Smoking is probably one of the most prevalent addictions in the modern world. Talk to any smoker and they will regale you with tales of how many times they have tried to give up the dreaded weed and failed. It’s one of the few addictions where families and friends can play an immediate and important part in helping someone to give up their smoking habit.
Any addict knows how difficult it is to give up smoking. Once those cravings cut in, it’s almost impossible to resist the need for another cigarette which is why many people who go cold turkey don’t succeed. There are, fortunately, a number of good tools available to help people quit nowadays.
Dealing with a Reluctant Quitter
Many friends or family members will know someone who smokes. It’s more likely that a family member will get involved in trying to get a loved one to quit, normally a spouse or parent. Kids can develop a habit having started smoking among their peers and intervening as quickly as possible is important. For long term smokers it’s often a question of working gradually to a point where they want to give up.
Pointing out the health factors involved in smoking doesn’t seem to work, as the pictures of diseased lungs on packets of cigarettes prove. Getting your loved one to try something like an e-cigarette as a substitute could be a good idea but is by no means a guarantee of success. As with most addictions there’s no mileage in getting angry or irritated because someone has smoked when you don’t want them to – care and compassion generally work better.
Most non-smokers don’t see what the problem is. You simply just stop smoking. Unless you have an insight into addiction then you won’t be able to comprehend how quitting can be physically and emotionally challenging, even for something as common as a cigarette.
Supporting Someone to Quit Smoking
A large number of a smokers will try to quit of their own accord. This is the time they need as much support as possible. It might be because they want to lead a healthier lifestyle. They may have had a health scare. It might be as simple as not being able to afford cigarettes anymore. The only thing that doesn’t seem to get people to quit is if you start nagging or lecturing about the dangers and the possibility of lung cancer.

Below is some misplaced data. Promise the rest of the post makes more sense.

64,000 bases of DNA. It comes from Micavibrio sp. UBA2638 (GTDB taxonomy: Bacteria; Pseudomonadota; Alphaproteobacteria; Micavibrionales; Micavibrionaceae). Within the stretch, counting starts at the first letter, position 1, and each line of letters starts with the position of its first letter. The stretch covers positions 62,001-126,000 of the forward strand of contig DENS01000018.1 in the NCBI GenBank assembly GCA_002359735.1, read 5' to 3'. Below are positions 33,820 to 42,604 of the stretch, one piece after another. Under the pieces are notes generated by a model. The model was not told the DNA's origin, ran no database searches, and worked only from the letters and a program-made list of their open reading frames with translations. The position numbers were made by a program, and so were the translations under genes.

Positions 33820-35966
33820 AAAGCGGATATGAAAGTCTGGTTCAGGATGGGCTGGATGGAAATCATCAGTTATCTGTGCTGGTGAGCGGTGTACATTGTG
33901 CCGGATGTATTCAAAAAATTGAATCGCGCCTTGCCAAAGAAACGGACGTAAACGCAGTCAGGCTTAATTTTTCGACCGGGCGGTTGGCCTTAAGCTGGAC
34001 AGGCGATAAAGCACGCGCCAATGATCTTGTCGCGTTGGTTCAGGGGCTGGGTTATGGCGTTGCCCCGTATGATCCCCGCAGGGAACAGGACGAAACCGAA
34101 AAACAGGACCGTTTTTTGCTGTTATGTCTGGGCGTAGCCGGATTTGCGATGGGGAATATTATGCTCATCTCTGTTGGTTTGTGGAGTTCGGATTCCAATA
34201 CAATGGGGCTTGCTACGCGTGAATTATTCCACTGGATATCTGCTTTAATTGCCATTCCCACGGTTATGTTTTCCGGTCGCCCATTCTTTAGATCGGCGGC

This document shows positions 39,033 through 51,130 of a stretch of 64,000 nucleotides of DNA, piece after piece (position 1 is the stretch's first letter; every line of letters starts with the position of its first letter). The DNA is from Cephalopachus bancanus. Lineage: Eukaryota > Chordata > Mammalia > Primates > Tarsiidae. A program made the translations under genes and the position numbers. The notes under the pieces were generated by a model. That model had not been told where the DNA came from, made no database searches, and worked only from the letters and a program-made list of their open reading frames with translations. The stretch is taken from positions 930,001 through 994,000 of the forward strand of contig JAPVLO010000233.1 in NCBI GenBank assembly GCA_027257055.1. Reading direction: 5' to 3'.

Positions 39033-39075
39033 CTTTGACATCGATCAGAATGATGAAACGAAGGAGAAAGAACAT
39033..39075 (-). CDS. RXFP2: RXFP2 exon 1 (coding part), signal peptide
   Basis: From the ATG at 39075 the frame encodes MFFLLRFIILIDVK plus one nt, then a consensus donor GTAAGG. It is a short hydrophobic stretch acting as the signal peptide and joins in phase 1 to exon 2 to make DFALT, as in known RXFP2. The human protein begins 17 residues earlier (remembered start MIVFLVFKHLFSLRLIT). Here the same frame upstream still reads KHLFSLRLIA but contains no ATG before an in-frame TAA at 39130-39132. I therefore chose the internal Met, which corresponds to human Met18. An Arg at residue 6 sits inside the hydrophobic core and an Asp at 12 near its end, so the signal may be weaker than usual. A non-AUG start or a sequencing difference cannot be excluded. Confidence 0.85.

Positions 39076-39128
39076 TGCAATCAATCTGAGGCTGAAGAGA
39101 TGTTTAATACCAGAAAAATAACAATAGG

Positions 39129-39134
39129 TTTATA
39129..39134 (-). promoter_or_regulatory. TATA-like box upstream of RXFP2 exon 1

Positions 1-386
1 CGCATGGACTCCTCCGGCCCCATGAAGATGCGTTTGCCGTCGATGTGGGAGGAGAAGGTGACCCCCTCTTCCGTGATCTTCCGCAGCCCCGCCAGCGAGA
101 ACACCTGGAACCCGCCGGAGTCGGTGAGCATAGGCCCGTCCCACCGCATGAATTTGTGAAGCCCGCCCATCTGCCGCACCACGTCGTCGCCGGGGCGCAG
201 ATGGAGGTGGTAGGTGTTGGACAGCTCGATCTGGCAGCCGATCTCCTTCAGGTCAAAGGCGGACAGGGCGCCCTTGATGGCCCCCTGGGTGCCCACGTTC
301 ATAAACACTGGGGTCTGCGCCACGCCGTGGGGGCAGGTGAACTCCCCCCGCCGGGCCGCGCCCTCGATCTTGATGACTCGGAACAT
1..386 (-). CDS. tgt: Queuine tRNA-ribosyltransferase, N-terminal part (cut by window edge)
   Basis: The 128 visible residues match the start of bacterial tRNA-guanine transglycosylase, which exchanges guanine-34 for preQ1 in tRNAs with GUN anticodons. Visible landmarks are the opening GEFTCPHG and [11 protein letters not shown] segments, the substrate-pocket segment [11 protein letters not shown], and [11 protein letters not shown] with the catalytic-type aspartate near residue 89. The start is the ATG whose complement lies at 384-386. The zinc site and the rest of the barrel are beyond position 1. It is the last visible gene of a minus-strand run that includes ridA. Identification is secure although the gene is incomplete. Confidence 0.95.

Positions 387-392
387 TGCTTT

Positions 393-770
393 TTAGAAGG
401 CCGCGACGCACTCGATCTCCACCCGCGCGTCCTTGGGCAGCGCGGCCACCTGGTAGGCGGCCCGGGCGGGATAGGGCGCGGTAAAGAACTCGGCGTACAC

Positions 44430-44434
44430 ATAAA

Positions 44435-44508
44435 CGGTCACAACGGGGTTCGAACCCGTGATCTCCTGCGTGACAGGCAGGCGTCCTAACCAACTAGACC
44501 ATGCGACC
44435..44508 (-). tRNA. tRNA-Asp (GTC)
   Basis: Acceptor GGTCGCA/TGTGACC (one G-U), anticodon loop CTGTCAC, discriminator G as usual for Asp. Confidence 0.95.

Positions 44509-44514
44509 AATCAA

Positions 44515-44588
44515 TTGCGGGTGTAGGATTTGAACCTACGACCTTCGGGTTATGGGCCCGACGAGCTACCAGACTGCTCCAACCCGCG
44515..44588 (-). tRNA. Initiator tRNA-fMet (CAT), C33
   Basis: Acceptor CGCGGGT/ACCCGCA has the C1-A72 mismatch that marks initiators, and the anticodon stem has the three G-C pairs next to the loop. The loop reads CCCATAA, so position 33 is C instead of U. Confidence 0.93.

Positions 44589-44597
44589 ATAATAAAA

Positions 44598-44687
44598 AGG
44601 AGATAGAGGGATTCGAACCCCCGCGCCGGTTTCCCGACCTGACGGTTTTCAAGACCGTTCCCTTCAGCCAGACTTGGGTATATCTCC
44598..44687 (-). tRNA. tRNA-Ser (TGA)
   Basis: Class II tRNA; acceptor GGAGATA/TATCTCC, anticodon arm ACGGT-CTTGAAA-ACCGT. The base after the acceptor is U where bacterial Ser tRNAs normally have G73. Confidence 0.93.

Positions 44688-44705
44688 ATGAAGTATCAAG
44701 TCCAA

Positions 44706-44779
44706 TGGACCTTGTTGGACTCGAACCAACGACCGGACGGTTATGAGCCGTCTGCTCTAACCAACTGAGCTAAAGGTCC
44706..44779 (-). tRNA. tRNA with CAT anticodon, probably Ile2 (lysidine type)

When someone does decide to give up smoking, help them put together a good plan. That could mean moving onto a substitute for a while. More people in the last few years have moved successfully onto e-cigarettes. While these may have their own harmful qualities they are much less damaging than proper cigarettes which contain up to 4,000 different chemicals. They also don’t smell like cigarettes do.
The trick is to find what works for a particular smoking addiction and to be flexible enough if one thing isn’t working to try something else.
Another thing you can do is to provide distractions when things get tough for the smoking addict. Take them to the cinema or go for a walk together. Get them involved in a hobby or join in a new fitness regime. There will be times when your friend or family member will get irritable and helping them get through these periods with care and compassion can make all the differences.
Anyone trying to kick a smoking addiction will fail sometimes. They may come in from work smelling of smoke and swear blind that they haven’t had a cigarette. Don’t get angry or accuse them, it’s going to happen and you are better off supporting them than judging them. Keep at it and you should find that they will go for longer and longer periods without a cigarette and then become smoke free.